The residents of Holladay understand the strong link that exists between a sustainable community and daily choices citizens make at home and in the workplace. Since many citizens support these concepts, the City of Holladay supports inventive methods for improving sustainability and sustaining a high quality of life within the City government and for the community at large.

Sustainability Projects:

  • Interlocal Sustainability Action Plan: This plan outlines sustainability goals for the City of Holladay, Millcreek and Cottonwood Heights.
  • City of Holladay General Plan: The general plan is a guiding document for the future of the City of Holladay. The General Plan is one of the city's most important tools for future planning and policy-making, and public engagement is the most important aspect of this project, and there will be many opportunities to provide community input and direction throughout this year.

Frequently Asked Questions

Where can I recycle glass in Holladay?

The nearest glass recycling drop off locations are:

  • Upper District Park (3650 S. Wasatch Blvd.)
  • Scott Avenue Park (3475 S. 800 E.)
  • Cottonwood Heights Public Works Yard (6579 S. 3000 E.)

If you're interested in adding curbside glass recycling to your waste management service, you can learn more at

I've heard that Holladay is part of the Community Renewable Energy Program, what does that mean?
Holladay is currently participating in the Community Renewable Energy Program, which is a unique partnership between local communities and Rocky Mountain Power to provide net-100% renewable electricity as an option to community members. As program details and costs are identified, we will continue to consider participation, if the program is in the best interest of our community.

Sustainability Resources

Recycling is a simple way to boost sustainability around your home.

Benefits of recycling include:

  • Reduction of waste sent to landfills and incinerators
  • Conservation of natural resources such as timber, water, and minerals
  • Prevention of pollution through reducing the need to source new raw materials
These sustainability benefits are only possible when we take proper recycling steps. Learn about those steps, and more, below.

Get to Know Your Recycling Provider

The City of Holladay  is served by the Wasatch Front Waste and Recycling District. WFWRD debuted as an independent organization in 2013, and serves various communities across the Salt Lake Valley, including: Cottonwood Heights, Herriman, Holladay, Millcreek, Taylorsville, Murray, Sandy, Copperton, Emigration, Kearns, Magna, White City, and Unincorporated Salt Lake County. If you have questions about WFWRD, visit their website at, send them an email at, or call  385-468-6325.

Learn About Recyclable Materials

Which items can and cannot be recycled can vary from community to community. Check out the Wasatch Front Waste and Recycling guides to learn what materials can be processed in your curbside recycling bin.

Learn About Non-Recyclable Materials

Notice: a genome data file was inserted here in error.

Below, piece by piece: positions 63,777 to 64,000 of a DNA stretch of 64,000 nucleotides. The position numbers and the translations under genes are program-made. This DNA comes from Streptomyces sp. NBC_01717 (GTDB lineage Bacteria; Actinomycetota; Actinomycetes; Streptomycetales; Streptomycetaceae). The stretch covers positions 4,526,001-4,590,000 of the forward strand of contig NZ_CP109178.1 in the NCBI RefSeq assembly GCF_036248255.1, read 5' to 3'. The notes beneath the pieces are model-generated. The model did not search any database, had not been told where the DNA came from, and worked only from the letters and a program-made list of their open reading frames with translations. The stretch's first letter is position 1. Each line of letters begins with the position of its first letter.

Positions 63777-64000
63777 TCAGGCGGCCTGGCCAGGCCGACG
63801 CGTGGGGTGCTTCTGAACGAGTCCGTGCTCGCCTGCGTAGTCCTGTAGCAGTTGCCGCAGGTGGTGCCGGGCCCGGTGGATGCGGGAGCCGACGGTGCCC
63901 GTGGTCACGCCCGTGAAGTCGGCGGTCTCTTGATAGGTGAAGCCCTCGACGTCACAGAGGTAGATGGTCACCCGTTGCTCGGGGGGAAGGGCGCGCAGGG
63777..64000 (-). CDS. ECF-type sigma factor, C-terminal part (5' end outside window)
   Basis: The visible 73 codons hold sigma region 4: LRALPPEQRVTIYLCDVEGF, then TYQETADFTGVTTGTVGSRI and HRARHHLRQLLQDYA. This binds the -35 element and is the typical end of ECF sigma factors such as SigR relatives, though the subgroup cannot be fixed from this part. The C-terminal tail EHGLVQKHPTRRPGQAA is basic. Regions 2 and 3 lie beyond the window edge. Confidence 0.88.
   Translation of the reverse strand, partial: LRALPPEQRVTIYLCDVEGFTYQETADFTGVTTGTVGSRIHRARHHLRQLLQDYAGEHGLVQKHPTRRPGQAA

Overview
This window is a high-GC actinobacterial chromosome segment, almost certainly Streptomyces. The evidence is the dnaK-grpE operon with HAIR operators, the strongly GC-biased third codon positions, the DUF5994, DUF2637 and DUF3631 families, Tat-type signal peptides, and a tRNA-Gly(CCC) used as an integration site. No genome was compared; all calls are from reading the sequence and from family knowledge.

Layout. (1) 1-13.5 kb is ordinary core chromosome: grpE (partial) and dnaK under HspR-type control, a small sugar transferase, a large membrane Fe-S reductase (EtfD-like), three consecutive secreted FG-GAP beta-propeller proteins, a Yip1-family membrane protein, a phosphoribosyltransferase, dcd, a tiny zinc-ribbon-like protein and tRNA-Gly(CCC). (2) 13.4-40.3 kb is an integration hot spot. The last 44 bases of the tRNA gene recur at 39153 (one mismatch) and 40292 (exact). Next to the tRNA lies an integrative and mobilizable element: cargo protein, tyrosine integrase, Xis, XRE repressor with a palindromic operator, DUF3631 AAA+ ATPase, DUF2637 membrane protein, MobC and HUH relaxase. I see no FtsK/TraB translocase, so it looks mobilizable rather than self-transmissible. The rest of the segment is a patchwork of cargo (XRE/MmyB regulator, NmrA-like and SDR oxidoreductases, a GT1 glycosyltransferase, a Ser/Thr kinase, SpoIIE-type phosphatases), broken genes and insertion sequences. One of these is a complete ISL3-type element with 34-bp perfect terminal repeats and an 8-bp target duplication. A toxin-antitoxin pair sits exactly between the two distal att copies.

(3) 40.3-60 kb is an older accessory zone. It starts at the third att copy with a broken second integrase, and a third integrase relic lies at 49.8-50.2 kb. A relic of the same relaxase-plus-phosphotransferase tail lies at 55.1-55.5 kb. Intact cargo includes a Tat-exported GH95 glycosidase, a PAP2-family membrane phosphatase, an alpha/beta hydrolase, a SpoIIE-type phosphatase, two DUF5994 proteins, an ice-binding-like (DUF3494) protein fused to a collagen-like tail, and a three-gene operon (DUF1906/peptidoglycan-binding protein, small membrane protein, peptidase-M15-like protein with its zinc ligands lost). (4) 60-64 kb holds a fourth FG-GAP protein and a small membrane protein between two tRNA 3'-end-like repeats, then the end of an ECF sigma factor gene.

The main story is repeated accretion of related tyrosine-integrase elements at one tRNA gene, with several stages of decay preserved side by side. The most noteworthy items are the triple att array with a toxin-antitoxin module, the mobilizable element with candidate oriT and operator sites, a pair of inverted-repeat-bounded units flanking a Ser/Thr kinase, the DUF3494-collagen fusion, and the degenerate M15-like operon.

Just as it’s important to know what can be recycled in your curbside bin, it’s crucial to learn what cannot be processed this way. Wasatch Front Waste and Recycling also has a Hard to Recycle Guide that gives information on what to do with items you can't put in your curbside recycling bin. Additionally, this Home Gadgets and Devices Guide provides helpful tips and guidelines for disposing of electronics. Please note that this guide is a general resource and is NOT specific to the City. For specific questions regarding City of Holladay waste management, please contact Wasatch Front Waste and Recycling District at 385-468-6325.

Prepare Your Materials Before You Recycle Them

Before you toss your items into your recycling bin, it’s important to do a quick check to make sure they’re ready. Materials should be empty and dry before they go in your bin. Follow these steps to check if an item is ready for recycling:

  • Does anything drip or leak out of your recyclable item? If yes, pour it out and dry before placing in the blue can.
  • Can what’s still in here smear or soil paper recyclables? If yes, then it’s too dirty to recycle
  • Do not run your recyclables in the dishwasher
  • One good wipe with a paper towel or dishrag is good enough for containers
If cleaning a recyclable item would require excessive water, then it’s better to put it in the trash
Boost Your Service with Additional Curbside Bins

Each residence receives one blue recycle can as part of its monthly service fee. A second blue recycle can, a glass recycling can, and a green waste can are available for additional charges. To learn about these rates, visit the following links:

Landscaping adds beauty and function our community. With so many styles of landscaping to choose from, it can be difficult to choose one method for your yard. One of the most sustainable methods is through water conservation gardening, sometimes called waterwise landscaping, localscaping, or xeriscaping. Learn more about this low-water method below.